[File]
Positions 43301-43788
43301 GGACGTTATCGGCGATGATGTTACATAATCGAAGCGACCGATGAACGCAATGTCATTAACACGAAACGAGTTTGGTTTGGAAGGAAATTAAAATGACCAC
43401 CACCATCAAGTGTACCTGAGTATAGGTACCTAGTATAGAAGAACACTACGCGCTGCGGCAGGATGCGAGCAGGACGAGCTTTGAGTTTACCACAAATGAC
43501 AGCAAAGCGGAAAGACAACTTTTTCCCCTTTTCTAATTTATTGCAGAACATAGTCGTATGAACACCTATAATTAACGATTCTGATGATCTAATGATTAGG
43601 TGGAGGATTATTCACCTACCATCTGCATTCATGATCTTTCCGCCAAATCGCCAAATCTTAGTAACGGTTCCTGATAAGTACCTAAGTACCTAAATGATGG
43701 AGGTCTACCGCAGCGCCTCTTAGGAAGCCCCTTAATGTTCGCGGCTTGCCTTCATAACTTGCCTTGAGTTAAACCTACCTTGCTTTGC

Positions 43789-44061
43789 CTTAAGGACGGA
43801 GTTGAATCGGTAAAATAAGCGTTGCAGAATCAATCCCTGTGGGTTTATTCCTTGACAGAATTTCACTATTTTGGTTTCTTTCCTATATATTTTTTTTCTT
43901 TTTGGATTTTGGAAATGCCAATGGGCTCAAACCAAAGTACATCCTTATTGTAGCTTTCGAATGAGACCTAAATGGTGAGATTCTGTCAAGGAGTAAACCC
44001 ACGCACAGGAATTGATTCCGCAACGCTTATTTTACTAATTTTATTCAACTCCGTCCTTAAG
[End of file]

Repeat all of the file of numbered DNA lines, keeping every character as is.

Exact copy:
Positions 43301-43788
43301 GGACGTTATCGGCGATGATGTTACATAATCGAAGCGACCGATGAACGCAATGTCATTAACACGAAACGAGTTTGGTTTGGAAGGAAATTAAAATGACCAC
43401 CACCATCAAGTGTACCTGAGTATAGGTACCTAGTATAGAAGAACACTACGCGCTGCGGCAGGATGCGAGCAGGACGAGCTTTGAGTTTACCACAAATGAC
43501 AGCAAAGCGGAAAGACAACTTTTTCCCCTTTTCTAATTTATTGCAGAACATAGTCGTATGAACACCTATAATTAACGATTCTGATGATCTAATGATTAGG
43601 TGGAGGATTATTCACCTACCATCTGCATTCATGATCTTTCCGCCAAATCGCCAAATCTTAGTAACGGTTCCTGATAAGTACCTAAGTACCTAAATGATGG
43701 AGGTCTACCGCAGCGCCTCTTAGGAAGCCCCTTAATGTTCGCGGCTTGCCTTCATAACTTGCCTTGAGTTAAACCTACCTTGCTTTGC

Positions 43789-44061
43789 CTTAAGGACGGA
43801 GTTGAATCGGTAAAATAAGCGTTGCAGAATCAATCCCTGTGGGTTTATTCCTTGACAGAATTTCACTATTTTGGTTTCTTTCCTATATATTTTTTTTCTT
43901 TTTGGATTTTGGAAATGCCAATGGGCTCAAACCAAAGTACATCCTTATTGTAGCTTTCGAATGAGACCTAAATGGTGAGATTCTGTCAAGGAGTAAACCC
44001 ACGCACAGGAATTGATTCCGCAACGCTTATTTTACTAATTTTATTCAACTCCGTCCTTAAG